Kampala: The Ministry of Energy has launched a Clean Start programme that focuses on offering financing solutions for low income earners that want to pay for high-quality, affordable clean energy.
The programme, launched in partnership with the United Nations Capital Development Fund, targets more than 40,000 beneficiaries who are expected to make a shift to clean energy by 2017.
The project is estimated to cost Shs4.7b which will be distributed among about 10 selected financial institutions.
“We shall distribute about $200,000 (about 734m) to financial institutions to help them lend out to people who can acquire energy systems they are interested in using. Interested financial companies will send their proposals to the ministry and this will last for a period of two years.” said Mr James Baanabe Isingoma, the acting commissioner energy efficiency and conservation department.
He was speaking at the launch of the Energy week 2015 in Kampala on Tuesday. This programme is part of Uganda’s vision of meeting every Ugandan’s energy needs in an environmentally suitable way of which little has been done in the past years. It is expected to attract an additional $20m (about 73b).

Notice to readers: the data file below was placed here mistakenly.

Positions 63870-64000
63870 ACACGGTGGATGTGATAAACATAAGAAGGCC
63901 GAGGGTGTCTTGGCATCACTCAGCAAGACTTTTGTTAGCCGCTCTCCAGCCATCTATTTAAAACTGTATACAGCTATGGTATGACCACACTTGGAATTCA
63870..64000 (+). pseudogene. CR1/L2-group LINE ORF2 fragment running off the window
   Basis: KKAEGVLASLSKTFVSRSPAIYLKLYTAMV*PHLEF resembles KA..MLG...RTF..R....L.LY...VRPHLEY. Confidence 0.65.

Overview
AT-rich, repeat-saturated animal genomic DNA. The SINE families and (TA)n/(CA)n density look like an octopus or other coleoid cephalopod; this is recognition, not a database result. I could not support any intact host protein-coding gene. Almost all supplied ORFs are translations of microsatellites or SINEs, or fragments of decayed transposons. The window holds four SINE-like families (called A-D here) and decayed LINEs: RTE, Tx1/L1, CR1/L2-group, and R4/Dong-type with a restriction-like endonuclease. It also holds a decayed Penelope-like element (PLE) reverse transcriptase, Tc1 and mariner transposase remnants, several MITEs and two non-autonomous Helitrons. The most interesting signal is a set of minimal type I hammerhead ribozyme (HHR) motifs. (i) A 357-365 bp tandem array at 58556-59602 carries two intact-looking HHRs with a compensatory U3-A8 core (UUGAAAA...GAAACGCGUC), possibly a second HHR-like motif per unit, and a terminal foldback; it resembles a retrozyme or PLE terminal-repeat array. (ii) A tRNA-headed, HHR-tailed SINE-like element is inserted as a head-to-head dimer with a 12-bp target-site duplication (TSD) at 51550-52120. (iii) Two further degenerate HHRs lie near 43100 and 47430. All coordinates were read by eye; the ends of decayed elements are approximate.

“This comes at a point where only 17 per cent of Uganda’s population have access to electricity which shows there is need to recognise that traditional models of expansion of grid alone cannot enable us reach our targets,” said minister of State for Minerals Peter Lokeris.
The minister said the focus this year is to recognise the important role energy plays as a driver for development in the country. “..so that we strategise how we can avail it as well as use it in a rationally sustainable manner.”
The Energy week has also received positive response from exhibitors who have increase to 100 from the 80 registered last year.